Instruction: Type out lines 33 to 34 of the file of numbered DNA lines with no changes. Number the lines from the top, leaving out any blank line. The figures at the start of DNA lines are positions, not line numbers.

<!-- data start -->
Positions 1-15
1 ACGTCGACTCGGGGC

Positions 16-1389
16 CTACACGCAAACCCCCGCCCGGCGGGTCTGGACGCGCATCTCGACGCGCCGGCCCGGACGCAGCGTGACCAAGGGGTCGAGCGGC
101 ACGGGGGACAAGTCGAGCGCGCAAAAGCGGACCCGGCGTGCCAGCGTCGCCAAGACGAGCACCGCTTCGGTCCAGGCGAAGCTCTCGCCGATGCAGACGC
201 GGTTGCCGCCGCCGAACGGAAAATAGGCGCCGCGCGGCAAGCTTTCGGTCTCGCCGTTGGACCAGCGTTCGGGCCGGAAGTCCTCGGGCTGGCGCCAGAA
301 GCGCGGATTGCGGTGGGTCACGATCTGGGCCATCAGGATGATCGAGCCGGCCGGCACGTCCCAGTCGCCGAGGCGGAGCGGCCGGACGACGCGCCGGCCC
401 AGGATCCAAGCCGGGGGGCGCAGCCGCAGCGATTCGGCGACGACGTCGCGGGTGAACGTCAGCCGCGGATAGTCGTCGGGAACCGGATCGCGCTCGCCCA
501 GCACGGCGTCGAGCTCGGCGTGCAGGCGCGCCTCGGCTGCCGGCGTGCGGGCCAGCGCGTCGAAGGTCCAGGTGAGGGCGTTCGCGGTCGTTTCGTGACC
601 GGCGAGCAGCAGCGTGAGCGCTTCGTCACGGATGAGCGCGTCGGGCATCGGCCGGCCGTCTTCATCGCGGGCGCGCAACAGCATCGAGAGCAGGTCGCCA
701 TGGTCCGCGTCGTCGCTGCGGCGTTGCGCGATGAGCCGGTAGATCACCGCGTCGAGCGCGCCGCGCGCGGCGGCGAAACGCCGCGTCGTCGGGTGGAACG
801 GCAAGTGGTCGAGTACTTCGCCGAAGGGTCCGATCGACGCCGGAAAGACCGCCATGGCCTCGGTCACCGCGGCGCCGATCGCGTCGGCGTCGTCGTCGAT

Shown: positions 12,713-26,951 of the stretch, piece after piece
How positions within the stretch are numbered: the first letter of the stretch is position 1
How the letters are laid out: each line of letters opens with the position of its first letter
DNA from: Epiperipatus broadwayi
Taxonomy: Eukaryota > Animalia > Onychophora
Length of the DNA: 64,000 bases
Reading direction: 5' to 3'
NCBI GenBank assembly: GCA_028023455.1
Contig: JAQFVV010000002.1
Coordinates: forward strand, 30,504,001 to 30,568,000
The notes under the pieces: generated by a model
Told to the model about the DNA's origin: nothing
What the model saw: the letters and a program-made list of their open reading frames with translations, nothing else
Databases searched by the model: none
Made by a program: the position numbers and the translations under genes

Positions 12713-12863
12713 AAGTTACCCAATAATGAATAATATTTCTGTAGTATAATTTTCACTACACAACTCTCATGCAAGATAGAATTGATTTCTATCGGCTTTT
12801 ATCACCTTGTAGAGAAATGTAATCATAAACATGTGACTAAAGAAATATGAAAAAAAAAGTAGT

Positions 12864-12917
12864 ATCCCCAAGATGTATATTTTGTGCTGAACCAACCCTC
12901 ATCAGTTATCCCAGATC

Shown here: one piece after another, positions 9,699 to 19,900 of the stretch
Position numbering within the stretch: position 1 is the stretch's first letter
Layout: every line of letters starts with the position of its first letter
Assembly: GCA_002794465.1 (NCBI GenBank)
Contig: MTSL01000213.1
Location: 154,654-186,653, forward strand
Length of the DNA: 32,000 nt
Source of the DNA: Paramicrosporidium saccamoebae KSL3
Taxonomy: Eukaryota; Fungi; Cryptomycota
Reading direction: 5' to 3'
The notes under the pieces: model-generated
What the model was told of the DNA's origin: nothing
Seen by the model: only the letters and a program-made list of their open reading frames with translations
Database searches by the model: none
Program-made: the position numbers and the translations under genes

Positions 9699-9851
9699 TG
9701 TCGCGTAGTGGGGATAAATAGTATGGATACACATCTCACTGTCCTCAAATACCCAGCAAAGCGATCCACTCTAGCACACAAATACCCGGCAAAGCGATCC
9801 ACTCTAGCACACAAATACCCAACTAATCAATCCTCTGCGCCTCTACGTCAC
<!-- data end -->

12901 ATCAGTTATCCCAGATC

Shown here: one piece after another, positions 9,699 to 19,900 of the stretch